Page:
You are right that if there is no access, there is no access. The baffles I've seen have the corners cut off, leaving a triangle in each corner that was plenty big enough to get a nozzle through. You aren't trying to prevent transfer between sections, only sloshing, and that allows pretty large openings. You can have very large openings at the top of the tank with no effect on sloshing. I don't know what these tanks look like till I get inside, a picture of a sistership shows the baffle welds stopping at least 6" short of the corners. I'll stipulate that if the tanks were made with no thought at all, there's a chance they made them very difficult to clean. Best external evidence of this would be no clean out access ports (these have two each). But certainly a tank can be made that is easy to clean, and it requires only the slightest bit of common sense. If I had 20 tanks open that looked like that, first thing I would do is fix them by drilling a 3" hole at the top of each baffle in a line and inline with the access port.
  6. DDW

    Fuel polishing in Van Isle

    How do they get it to play the catchy tune while it spins? That is the sort of thing you need to do what Moon says is impossible. Needs a fair amount of pressure to work well, but its not complicated and can be snaked though fairly small opening in baffles. Company I was talking too has similar equipment.
  7. DDW

    Fuel polishing in Van Isle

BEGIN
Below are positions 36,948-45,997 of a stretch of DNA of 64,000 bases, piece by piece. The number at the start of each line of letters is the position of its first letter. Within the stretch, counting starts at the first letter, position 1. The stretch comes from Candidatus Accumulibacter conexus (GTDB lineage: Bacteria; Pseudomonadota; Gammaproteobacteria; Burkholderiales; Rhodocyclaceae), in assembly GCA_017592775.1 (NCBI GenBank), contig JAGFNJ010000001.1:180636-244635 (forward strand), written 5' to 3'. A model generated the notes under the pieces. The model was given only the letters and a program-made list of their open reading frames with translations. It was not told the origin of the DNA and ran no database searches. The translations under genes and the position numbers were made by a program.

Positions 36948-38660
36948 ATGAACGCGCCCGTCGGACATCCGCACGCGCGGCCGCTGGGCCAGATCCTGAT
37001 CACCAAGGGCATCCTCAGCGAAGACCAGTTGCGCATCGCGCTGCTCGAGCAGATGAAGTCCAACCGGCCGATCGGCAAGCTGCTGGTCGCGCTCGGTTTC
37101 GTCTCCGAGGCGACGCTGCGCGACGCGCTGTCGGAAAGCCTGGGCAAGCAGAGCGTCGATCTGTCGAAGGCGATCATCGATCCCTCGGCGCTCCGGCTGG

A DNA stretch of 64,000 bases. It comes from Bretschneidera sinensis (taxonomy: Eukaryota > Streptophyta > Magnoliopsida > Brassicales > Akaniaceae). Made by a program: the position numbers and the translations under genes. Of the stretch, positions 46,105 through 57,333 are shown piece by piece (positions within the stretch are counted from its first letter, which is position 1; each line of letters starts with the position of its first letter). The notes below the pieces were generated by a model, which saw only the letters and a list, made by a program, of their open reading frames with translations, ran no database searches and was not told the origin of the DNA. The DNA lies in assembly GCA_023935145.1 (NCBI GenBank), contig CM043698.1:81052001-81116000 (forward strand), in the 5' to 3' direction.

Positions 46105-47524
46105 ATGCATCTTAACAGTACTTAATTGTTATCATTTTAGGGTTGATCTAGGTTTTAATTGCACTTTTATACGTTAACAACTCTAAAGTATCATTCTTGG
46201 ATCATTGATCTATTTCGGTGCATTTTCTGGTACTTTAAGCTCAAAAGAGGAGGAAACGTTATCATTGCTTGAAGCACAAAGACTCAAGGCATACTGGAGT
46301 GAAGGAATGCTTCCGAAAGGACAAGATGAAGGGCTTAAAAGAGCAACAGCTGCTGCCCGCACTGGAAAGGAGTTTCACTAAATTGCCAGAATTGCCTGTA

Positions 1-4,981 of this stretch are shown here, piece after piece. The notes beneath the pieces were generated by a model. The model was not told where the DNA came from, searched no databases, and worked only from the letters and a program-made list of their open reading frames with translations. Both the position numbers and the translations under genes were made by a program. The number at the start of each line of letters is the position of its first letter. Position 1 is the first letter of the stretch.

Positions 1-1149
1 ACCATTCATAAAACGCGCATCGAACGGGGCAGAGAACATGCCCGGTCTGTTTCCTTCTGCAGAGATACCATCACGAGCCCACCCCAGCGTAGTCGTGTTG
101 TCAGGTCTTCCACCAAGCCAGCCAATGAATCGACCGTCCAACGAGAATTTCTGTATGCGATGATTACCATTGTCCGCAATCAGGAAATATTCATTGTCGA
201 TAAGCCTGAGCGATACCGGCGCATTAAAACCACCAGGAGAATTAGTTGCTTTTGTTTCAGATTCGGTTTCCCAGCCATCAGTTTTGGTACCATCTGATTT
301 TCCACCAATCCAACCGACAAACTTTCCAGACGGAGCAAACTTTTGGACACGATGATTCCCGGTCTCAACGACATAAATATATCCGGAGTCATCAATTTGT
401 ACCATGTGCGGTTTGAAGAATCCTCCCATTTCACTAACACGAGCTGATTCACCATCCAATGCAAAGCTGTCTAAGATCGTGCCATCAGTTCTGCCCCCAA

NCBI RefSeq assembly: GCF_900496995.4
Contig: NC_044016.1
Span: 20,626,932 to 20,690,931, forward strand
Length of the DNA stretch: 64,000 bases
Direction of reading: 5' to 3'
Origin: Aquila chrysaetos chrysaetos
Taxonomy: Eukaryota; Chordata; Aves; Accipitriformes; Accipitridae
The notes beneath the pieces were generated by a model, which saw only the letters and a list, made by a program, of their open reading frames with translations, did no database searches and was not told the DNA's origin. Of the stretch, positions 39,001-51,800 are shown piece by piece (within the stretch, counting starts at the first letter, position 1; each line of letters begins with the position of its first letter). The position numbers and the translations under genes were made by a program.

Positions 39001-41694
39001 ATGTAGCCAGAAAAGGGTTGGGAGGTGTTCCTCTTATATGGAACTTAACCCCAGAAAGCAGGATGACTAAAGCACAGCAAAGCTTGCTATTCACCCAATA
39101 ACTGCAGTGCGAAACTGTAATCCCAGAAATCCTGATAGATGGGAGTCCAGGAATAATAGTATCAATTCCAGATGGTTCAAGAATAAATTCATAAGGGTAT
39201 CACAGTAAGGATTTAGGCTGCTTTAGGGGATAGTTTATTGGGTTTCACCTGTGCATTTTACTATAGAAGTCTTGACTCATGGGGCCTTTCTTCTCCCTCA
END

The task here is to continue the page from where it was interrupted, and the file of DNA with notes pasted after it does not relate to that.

Don't know how they charge their time, as I said the quote suggests that rate. It was an estimate for the job along with an estimate of time required. They are based in Nanaimo, so a bit of a drive to Sidney. Not that hard to put together a pump and some sprayers, but the filtration stuff is bulky and hard to store. I'd have to store it on the boat as the boat is far from home.
  8. DDW

    Fuel polishing in Van Isle

    With proper equipment - and it would be elaborate and expensive equipment - even that absurd example is possible. But of course a tank with 3 baffles isn't nearly as challenging. Now I believe these companies present what they do in the best possible terms, like most companies selling a service, and like most companies, probably fall somewhere short of the pitch in a large number of cases. So instead, should the sludge be allowed to build up until the boat sinks, or the tank capacity is reduced to zero? Just curious as to your approach. It is quite possible to clean a tank from the inspection port. I know because I have done it. I know I have done it because I have cut the tank apart afterwards and looked. In another case inspected every corner with a remote camera. If you are looking for an existence proof, there it is.
  9. DDW

    Fuel polishing in Van Isle